One quality of being an HSP that I really appreciate most of the time, but that can also be quite stressful is that of immersion/empathy/vivid imagination. In Norwegian we have a word that embodies this better: innlevelse. It literally means your ability to put yourself (live in) a new/imagined/foreign situation. So yes, empathy, but somehow more so.
It pretty much affects every area of my life. If I read a news article about Donald Trump refusing to accept refugees/reneging on climate deals/building his wall etc., not only do I feel very strongly for the people (or animals in the case of climate change) directly affected by this, it just makes me incredibly sad. Something in me kind of breaks a little, because I don’t accept that people are this way, that they behave this way, and yet they do. I feel depressed and despondent.
If a friend tells me they have family trouble, I feel so bad for them it’s almost as if it’s happening to me. I want to fix it, but I can’t. I know, logically, that it’s probably helpful that I’m there for them and that I listen and give what support I can, but I feel acutely like it’s just not enough.
So why do I appreciate feeling like this? Well, it certainly is stressful and almost impossible at times. But I love the strong connections I have to my loved ones, my family, my dearest friends. I love having good conversations with people, being able to talk about things great and small, and making people feel heard and understood and feeling heard and understood in return. I love being able to tell people how much I care about them, genuinely, and not feel awkward or embarrassed. I love the genuine responses I get in return.
And I love that every movie or show I see, every book I read is another little life lived. I’m not a huge fan of George R.R. Martin, but I do love this quote:
Boyfriend seems to be constantly surprised or perplexed at my (seemingly unavoidable) ability to empathise with fictional characters, even after 10+ years together.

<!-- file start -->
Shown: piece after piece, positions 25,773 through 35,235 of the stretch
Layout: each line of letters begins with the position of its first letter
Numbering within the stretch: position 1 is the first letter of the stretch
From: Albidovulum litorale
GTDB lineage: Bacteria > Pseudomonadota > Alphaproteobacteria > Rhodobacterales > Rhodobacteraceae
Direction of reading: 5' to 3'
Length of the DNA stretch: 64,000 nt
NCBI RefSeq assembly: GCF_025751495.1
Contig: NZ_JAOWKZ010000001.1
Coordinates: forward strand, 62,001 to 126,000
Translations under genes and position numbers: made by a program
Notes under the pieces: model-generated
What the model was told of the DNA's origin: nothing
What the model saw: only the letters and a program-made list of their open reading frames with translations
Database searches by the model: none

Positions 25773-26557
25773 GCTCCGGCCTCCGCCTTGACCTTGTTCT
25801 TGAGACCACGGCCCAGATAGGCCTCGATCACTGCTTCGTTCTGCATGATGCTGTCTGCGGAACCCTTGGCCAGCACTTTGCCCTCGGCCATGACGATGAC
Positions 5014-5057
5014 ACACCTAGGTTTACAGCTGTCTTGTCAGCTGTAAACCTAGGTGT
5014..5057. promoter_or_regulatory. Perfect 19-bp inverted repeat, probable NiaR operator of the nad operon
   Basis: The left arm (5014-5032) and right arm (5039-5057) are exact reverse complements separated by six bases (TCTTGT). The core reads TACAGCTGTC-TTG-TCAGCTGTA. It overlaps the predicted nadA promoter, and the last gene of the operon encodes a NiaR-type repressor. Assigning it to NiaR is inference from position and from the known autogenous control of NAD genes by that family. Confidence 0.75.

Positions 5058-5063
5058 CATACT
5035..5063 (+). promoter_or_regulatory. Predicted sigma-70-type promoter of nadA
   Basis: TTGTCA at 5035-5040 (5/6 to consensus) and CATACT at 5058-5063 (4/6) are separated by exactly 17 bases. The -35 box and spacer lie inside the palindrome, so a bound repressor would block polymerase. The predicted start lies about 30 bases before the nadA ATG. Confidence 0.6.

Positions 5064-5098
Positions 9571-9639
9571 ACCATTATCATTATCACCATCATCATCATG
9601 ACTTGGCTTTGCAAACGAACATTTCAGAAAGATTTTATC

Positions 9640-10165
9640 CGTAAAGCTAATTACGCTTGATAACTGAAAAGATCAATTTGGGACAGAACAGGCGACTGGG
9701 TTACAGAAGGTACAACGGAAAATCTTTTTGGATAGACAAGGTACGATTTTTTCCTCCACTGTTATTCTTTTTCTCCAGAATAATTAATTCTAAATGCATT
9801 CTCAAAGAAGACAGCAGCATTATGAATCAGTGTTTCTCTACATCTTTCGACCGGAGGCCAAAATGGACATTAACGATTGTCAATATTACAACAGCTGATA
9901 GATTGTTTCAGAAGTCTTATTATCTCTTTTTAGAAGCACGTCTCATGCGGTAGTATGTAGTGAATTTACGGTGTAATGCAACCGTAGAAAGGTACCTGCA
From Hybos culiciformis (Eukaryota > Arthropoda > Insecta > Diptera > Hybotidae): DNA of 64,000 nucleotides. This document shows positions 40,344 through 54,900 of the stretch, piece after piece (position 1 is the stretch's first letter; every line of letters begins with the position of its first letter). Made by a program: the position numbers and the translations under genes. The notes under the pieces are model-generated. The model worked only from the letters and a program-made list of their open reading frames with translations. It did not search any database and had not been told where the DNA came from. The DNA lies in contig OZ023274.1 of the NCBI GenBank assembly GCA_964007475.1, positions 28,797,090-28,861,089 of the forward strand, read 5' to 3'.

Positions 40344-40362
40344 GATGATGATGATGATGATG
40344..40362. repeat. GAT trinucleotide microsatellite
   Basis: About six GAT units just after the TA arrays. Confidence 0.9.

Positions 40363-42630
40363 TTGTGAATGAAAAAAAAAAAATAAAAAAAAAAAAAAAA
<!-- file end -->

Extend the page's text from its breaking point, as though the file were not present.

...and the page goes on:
We’ll be watching a movie and something horrible happens (it’s particularly bad if it happens to someone innocent/defenceless like animals, children or people who are old and frail), he’ll turn to me and I’ll be bawling my eyes out, gasping for air. He keeps telling me it didn’t really happen, that the characters are fictional, as if that matters.
It is exhausting to live all these lives. You lose dear friends and see hardships perpetrated on them. But you also laugh with them, see them succeed, find love, happiness, friendship. You explore new worlds, get new insights and ideas. It is rewarding beyond measure. It is the reason I love to read. It’s the reason I go back to movies and books I loved over and over. It’s like visiting with old friends. I’m sure I wouldn’t want to live without this wealth.
I also love this quote from Blanche in A Streetcar Named Desire:
Strange that I should be called a destitute woman when I have all these treasures locked in my heart.
Today at work I was reading Wild during lunch. And there’s a particularly heart-wrenching scene involving her mother’s horse (see before re. children and animals) – I won’t go into the details of the scene because spoilers, but… I felt my whole body go rigid. I gripped the cover/sides of my Kindle for dear life. I almost held my breath and tried really really hard not to start crying in the kitchen, but if anyone looked at my face they must have thought I just got news regarding a loved one’s death or something. I decided (sort of, I’m not sure I made a concious decision) to power through that section, to get it over with. But I was really shaken up when I got back to my desk and strongly considered going into the loo and having a good cry.
I was affected for hours after I read this, and when I came home and recounted it to Boyfriend I flat out started crying.
And yes, it’s frustrating and sometimes embarrassing to get so emotional about stuff, and to get so upset about fictional characters. But you know what?
I wouldn’t want it any other way.